Unique locations can bring your film to the next level. That’s why location scouting is so important. Size. Lighting. Availability. It all matters. Here’s a few things to know before you go location scouting.

Location scouting is an important step before you film.
Location scouting is an important step before you film.
Photo by Riccardo Bresciani from Pexels

Why Location Scouting is so Important

Location scouting can determine how good your film will be before you even pull the cameras out. If you have horrible locations, it’ll be hard to make your film shine. A unique location can set your film apart.

It’s important during location scouting to know exactly what you’re looking for. How big your location needs to be. What feeling it should give you. If you’re filming a romantic comedy, but you book a haunted insane asylum, you’ll have a tough time convincing your audience to believe in your story.

You Found the Perfect Place, Now What?

You’ve come across the perfect bed-and-breakfast, tucked away in the mountains. It’s everything you hoped for. Now what?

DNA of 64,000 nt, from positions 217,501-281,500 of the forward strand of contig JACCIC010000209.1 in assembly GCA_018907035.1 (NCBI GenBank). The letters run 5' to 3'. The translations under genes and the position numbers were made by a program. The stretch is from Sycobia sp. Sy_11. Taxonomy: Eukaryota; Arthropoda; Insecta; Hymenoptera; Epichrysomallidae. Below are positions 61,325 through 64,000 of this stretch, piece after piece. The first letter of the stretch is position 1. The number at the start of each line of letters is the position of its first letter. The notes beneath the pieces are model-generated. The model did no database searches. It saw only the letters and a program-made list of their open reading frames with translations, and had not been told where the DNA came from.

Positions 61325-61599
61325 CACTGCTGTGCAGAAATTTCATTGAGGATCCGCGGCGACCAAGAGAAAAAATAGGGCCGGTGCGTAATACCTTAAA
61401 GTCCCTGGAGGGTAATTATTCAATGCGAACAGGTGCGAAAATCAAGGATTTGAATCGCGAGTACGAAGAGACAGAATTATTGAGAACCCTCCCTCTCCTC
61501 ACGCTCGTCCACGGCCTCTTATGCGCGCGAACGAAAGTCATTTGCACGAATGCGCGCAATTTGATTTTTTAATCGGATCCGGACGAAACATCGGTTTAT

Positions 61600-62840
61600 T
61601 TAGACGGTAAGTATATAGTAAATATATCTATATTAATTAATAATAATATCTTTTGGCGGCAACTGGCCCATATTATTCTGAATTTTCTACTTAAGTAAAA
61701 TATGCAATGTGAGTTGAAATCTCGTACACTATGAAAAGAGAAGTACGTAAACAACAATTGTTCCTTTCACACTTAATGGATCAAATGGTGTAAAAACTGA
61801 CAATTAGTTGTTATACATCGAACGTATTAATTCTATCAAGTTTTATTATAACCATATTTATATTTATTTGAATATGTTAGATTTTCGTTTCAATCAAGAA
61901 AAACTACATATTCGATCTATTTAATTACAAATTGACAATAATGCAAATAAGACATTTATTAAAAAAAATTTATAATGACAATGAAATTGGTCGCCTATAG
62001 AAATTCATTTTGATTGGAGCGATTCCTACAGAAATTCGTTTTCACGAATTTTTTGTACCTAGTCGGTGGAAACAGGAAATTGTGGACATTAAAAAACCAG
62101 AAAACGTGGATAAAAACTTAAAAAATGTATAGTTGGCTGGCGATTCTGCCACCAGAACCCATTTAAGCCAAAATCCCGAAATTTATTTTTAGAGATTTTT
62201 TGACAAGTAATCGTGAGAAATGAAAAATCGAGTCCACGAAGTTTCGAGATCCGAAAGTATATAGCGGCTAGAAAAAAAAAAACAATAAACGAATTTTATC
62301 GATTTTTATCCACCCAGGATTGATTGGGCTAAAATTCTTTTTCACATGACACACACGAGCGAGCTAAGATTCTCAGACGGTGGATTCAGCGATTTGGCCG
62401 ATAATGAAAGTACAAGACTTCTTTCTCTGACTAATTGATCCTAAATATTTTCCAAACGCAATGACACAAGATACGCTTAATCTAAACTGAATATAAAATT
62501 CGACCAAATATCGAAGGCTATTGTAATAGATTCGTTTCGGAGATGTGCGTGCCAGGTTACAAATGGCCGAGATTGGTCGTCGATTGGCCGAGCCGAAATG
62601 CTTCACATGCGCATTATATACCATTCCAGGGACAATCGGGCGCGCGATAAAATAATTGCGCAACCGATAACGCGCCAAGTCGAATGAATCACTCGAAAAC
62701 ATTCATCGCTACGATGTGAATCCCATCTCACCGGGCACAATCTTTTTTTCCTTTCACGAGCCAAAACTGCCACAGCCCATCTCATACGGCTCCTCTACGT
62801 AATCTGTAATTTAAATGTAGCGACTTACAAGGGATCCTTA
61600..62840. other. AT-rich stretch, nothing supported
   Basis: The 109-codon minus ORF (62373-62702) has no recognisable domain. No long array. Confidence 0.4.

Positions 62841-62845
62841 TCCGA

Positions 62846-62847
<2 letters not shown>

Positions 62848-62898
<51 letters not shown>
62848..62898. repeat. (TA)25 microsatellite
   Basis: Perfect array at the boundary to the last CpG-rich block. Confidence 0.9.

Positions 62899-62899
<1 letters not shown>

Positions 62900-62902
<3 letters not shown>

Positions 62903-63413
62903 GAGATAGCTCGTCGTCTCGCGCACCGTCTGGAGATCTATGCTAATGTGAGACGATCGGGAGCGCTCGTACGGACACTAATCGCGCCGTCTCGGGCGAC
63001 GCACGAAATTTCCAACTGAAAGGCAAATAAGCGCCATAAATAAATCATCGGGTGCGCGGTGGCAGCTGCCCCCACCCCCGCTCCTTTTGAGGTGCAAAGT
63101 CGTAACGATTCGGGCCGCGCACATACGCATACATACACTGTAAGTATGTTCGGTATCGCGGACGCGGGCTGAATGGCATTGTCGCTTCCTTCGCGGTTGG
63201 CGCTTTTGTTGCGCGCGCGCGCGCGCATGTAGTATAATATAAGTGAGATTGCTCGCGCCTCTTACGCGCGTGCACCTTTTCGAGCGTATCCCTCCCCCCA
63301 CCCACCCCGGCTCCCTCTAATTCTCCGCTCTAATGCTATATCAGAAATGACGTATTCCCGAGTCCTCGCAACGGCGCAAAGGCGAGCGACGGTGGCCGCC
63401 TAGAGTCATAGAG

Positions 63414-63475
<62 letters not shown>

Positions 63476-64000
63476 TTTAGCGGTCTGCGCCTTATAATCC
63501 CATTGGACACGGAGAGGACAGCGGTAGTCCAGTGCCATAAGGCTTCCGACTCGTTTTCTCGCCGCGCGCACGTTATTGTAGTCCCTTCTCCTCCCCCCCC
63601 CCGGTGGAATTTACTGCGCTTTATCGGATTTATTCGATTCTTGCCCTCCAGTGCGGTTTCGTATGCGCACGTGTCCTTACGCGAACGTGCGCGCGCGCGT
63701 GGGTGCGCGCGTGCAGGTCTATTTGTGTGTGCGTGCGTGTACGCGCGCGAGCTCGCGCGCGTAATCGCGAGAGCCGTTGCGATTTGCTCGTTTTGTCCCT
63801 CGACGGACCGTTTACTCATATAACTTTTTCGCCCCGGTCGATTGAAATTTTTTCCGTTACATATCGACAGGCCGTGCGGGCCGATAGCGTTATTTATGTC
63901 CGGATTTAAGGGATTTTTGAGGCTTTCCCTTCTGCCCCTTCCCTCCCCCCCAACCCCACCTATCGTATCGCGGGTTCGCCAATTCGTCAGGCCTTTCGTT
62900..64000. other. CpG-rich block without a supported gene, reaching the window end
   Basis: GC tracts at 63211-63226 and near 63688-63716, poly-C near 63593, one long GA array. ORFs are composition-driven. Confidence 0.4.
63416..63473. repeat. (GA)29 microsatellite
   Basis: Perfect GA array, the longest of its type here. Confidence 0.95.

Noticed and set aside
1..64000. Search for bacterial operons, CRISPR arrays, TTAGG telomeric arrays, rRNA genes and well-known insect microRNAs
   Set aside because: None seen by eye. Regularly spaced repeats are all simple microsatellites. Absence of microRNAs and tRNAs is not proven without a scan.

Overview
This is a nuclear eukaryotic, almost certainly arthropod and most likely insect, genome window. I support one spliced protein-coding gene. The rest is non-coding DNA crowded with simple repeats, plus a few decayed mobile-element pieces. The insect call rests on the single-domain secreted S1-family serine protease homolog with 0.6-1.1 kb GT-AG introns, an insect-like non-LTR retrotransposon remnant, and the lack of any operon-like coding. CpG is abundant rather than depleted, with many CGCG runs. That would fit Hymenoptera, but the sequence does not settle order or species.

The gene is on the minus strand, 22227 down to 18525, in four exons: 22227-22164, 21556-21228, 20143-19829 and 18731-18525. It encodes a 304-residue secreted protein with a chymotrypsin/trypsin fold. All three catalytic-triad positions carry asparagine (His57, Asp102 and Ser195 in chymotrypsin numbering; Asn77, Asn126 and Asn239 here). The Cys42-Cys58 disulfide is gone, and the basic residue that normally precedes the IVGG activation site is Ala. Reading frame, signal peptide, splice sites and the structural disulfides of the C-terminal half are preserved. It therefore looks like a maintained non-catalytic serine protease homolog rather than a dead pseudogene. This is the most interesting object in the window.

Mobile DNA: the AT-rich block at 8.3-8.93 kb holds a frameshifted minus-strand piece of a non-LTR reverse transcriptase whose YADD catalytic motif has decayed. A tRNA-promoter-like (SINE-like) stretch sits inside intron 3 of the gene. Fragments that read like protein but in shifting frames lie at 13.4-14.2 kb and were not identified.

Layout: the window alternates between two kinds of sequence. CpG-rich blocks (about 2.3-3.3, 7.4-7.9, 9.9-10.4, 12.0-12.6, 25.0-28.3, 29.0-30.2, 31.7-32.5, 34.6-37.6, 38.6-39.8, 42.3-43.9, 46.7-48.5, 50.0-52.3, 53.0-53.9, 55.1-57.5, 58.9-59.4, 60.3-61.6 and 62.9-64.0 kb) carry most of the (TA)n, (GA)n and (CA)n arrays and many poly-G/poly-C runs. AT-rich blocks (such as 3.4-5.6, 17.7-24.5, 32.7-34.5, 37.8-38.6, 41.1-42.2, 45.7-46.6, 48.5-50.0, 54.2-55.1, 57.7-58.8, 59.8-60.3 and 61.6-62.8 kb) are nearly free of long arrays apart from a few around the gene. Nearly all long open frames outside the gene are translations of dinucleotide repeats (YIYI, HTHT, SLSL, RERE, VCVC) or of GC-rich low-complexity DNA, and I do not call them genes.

Bring a small camera with you while location scouting. When you think you’ve found the perfect place, pull the camera out and take a few test shots. You are looking at the lighting, framing and any mishaps that could occur because of the location. It’s better to be prepared than to abandon the location half way through filming.

You also need to test the audio. Some locations have a horrible echo, or too much natural sound. This is a step many people forget. Once they know the visual aspects work, they sign the contract. Don’t forget about the audio!

What to look for in a Location
  • Equipment accessibility
  • Availibility
  • Power outlets
  • Visualize your shots
  • Check location’s surrounding
  • Pleasant lighting
  • Clear audio
  • Location matches the script
  • Is it big enough?
  • Common weather
Whoever is in charge of location scouting needs to know the feel of the film.
Whoever is in charge of location scouting needs to know the feel of the film.
Photo by Martin Péchy from Pexels

Permits

After you’ve checked everything about this location and decided you like it, it’s time for the permits. You can’t film without permission from the owner, unless it’s public property. Find the owner and check the availability of that location. You need to line up the dates with your filming schedule.

It will probably cost you a bit of money to rent the location. No one will turn over their house, hotel, or whatever other location, for free. Bring along your location release form every time you film. You need one for every single location where you film. If a cop stops you mid-scene and asks for your filming permits, you better have them.